Dream #5: The city of infinite patience

by Christos Polydorou

It takes the traveller centuries to get here. Lifetimes braid themselves into translucent necklaces for ladies to hang about their long necks to crystallise the length of the journeys the traveller endured, mostly with stoicism. For what was the point of being annoyed, or anxious? The trees cannot grow faster, and they grow in abundance, here, in The city of infinite patience, which is not a city, actually, but a forest of trees whose kinds range in the thousands, a forest that reaches into forever, which you, as a traveller uncomplaining and a traveller resigned, are given privy to, if only for a moment. The traveller, hopeful, reaches in his or her pocket and brings out a pen, before it transformed into a keyboard, and writes, along the curves of forever:

Pa·tience, which is the word of my life, is a noun, which means the capacity to accept or tolerate delay, trouble, or suffering without getting angry or upset. Please be patient, and read that again. Here. Let me copy and paste it, for your convenience: the capacity to accept or tolerate delay, trouble, or suffering without getting angry or upset. Without getting angry or upset. Personally, if I achieve this, it would be like gaining a superpower I have been building up to my whole life. I am working on myself to be more patient. I think it will open me up to vistas I squint away from, annoyed, or upset. How to be stoic, in a word.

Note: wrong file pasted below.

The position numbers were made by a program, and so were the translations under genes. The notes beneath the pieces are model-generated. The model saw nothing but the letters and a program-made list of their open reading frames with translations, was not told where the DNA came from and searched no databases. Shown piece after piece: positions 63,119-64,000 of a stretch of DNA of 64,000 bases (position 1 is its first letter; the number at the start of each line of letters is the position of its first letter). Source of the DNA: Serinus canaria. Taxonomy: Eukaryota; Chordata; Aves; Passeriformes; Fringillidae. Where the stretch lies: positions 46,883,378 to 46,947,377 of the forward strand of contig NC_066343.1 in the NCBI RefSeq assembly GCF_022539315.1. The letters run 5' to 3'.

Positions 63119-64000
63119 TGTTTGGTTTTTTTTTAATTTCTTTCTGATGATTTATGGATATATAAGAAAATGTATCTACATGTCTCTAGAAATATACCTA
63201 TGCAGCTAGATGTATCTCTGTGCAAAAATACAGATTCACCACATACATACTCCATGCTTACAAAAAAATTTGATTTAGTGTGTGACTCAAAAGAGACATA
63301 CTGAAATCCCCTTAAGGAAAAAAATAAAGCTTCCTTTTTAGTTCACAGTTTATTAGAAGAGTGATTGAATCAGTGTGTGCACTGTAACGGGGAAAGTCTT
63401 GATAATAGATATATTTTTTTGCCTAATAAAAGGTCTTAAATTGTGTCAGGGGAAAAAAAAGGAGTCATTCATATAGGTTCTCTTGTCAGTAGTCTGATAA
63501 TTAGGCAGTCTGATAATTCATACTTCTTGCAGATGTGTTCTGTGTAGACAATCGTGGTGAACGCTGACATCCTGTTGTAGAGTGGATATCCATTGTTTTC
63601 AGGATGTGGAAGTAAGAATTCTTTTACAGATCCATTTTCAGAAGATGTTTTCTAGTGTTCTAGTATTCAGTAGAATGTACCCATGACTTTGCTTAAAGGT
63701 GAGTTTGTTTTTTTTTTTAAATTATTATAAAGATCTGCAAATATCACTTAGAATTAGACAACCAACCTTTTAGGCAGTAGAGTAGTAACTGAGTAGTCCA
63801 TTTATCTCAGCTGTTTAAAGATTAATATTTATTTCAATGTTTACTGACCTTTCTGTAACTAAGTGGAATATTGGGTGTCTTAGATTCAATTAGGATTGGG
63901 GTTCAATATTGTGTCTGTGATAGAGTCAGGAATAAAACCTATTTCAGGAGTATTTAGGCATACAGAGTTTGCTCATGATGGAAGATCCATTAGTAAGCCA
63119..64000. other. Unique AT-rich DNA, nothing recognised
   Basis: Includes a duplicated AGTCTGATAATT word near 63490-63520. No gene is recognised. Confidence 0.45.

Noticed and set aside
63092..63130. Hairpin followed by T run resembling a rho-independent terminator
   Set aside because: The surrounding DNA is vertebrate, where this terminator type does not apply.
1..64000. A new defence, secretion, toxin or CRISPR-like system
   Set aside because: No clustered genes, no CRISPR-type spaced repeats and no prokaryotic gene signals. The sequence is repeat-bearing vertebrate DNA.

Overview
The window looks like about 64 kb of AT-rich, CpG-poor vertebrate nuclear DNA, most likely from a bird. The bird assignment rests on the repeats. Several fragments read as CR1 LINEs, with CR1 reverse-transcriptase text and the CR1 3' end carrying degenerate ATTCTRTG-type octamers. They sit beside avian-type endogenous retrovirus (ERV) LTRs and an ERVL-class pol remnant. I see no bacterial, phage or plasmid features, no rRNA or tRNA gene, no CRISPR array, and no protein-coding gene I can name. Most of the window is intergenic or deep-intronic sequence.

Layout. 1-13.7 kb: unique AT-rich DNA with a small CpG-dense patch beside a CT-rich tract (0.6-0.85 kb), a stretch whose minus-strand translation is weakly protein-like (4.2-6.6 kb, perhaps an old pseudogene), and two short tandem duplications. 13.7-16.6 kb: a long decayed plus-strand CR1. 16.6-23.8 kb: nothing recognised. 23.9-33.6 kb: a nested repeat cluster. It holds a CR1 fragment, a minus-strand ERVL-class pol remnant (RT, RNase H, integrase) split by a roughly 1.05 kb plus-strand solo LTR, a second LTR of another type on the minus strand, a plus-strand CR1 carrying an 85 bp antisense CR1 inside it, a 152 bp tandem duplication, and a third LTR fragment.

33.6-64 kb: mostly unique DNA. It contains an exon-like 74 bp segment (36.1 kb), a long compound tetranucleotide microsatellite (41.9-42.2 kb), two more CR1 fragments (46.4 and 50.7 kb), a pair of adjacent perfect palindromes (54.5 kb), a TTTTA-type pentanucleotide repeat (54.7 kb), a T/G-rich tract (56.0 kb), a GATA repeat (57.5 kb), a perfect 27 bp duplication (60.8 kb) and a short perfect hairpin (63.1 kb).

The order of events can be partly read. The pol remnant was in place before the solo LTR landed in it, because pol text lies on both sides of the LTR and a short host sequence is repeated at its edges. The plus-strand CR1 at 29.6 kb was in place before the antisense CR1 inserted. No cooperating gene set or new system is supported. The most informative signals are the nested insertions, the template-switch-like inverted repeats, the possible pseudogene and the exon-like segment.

Patience. A word for life.

Who is the traveller writing to? Who is he or she hoping is reading this? Is there a comprehensive list of the kinds of trees mentioned above?

The traveller eventually leaves The city of infinite patience without ever being able to leave it. Wherever he or she goes, he or she goes with the knowledge that the ego had to be left there for one last time, before anything conclusive or miraculous could actually occur in the life of the traveller.

The traveller continues on his or her journey, somehow emptier, yet all the wiser.

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